These obstacles are the bold proposal to liberalise the agriculture markets of the TPP nations and the push by the United States to make its intellectual property regime the platform for the rest of the Asia Pacific.
The issues are complex and will be on the table when Auckland hosts the next round of TPP talks early next month.
New Zealand's default position has long been to put agriculture gains at the top and centre of trade negotiations.
But there is rising awareness within the business sector that while New Zealand should celebrate further access to major agriculture markets, it must be careful not to concede too much in the critical areas which will underpin the platform for 21st century business.
The upshot of the Obama initiative was not finalised when this column went to press, but the President's desire to get together with the leaders from the six TPP nations present at the East Asia Summit was inspired as much by geopolitical rivalries as America's need to boost access for its exporters to Asia-Pacific markets.
The US is back in Asia with a vengeance.
That much was obvious when Obama and the Asean group (the 10 countries in Southeast Asia) launched a new initiative to expand trade and investment ties.
The US-Asean Expanded Economic Engagement should ultimately assist regional economic integration by providing another pathway for the Asean group as a whole to link up with the Trans-Pacific Partnership.
That's how the White House put it. But the more critical aspect is that it helps Washington solidify its presence in the region.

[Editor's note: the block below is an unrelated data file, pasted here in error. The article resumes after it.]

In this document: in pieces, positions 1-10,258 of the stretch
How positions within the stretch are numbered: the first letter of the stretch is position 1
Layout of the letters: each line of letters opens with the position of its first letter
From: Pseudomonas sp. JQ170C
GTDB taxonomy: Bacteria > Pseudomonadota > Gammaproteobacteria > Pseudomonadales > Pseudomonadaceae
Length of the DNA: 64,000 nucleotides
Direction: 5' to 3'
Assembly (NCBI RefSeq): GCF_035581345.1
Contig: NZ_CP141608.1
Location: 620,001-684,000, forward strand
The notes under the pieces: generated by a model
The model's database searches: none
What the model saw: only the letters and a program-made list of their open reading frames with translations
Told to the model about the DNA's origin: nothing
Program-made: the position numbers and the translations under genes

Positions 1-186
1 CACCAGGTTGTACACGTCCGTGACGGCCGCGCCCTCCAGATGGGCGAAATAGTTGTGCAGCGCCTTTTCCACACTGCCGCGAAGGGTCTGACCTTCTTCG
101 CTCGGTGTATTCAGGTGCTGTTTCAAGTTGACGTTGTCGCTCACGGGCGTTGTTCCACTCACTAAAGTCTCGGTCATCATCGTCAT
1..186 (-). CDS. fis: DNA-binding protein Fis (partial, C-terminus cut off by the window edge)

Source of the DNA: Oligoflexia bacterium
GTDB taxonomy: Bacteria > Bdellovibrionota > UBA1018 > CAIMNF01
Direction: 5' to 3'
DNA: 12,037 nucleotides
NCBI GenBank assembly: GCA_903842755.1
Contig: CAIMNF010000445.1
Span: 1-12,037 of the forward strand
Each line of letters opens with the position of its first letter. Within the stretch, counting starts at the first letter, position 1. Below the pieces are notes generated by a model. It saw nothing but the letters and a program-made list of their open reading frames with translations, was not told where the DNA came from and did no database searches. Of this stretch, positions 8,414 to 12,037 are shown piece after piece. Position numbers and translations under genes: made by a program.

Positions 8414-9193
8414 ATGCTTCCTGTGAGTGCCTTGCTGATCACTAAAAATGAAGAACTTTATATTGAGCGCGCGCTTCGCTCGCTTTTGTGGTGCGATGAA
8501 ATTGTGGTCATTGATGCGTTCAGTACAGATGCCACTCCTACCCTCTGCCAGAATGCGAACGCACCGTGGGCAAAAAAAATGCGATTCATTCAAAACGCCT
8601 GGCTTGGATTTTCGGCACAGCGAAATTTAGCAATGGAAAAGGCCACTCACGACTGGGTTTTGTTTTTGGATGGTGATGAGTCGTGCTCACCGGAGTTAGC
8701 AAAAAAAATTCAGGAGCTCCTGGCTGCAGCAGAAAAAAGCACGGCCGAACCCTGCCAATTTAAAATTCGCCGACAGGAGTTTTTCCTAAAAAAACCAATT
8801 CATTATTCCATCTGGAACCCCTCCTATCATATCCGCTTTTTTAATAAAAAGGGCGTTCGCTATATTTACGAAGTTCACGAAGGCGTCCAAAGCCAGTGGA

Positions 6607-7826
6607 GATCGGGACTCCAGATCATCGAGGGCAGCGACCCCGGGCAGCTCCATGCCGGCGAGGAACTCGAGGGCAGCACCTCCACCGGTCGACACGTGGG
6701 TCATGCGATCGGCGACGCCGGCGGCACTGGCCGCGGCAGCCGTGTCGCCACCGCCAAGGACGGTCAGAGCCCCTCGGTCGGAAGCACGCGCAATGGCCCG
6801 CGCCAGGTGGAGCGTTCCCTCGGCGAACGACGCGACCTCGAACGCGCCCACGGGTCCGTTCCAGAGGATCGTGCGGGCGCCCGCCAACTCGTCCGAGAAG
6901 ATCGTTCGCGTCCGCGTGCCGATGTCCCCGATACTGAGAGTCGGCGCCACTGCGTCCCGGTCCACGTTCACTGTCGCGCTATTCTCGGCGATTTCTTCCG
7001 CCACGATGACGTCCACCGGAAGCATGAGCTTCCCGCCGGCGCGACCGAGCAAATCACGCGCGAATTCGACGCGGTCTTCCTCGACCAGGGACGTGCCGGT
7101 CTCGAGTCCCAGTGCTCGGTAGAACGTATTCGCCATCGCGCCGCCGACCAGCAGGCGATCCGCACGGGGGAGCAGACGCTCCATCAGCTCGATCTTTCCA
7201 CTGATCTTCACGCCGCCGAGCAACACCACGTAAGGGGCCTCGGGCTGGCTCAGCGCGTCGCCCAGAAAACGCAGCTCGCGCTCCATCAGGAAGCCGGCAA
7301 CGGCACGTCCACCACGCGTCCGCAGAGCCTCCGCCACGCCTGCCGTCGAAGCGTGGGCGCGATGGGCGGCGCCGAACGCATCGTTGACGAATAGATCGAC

Basically the US was making it clear it would not be cold-shouldered.
It was still a player in Asia even if it was not part of the Regional Comprehensive Economic Partnership (RCEP) - that was launched yesterday by Asean and six other nations: China, Japan, South Korea, Australia, New Zealand and India.
The big game is important.
If New Zealand does finally get to host the TPP Secretariat it will cement this nation as an important interlocutor in regional trade.
But it is important to note that New Zealand already has trade deals with many of the TPP nations.
The big gains are from cementing ties with the Nafta group - the US, Canada and Mexico and with Japan and South Korea, if they can be persuaded to dock.
Meanwhile, Chinese Premier Wen Jiabao's invitation to New Zealand to sell more goods to China is positive.
Prime Minister John Key gets quite a bit of stick for spending time out of the country promoting New Zealand's access to global markets.
But getting facetime with Wen at the East Asia Summit - even if he will have stepped down by the time Key gets to Beijing next year for the official celebration of 40 years of diplomatic relations - is important.
Key told reporters: "It's not often that you sit down with a leader of a country who has 1.4 billion citizens and he says to you, 'Sell us more goods'."
Key said dairy products, wood products and educating more Chinese students were important points for the Premier.
The big challenge will be elevating meat products and services on to China's priority list.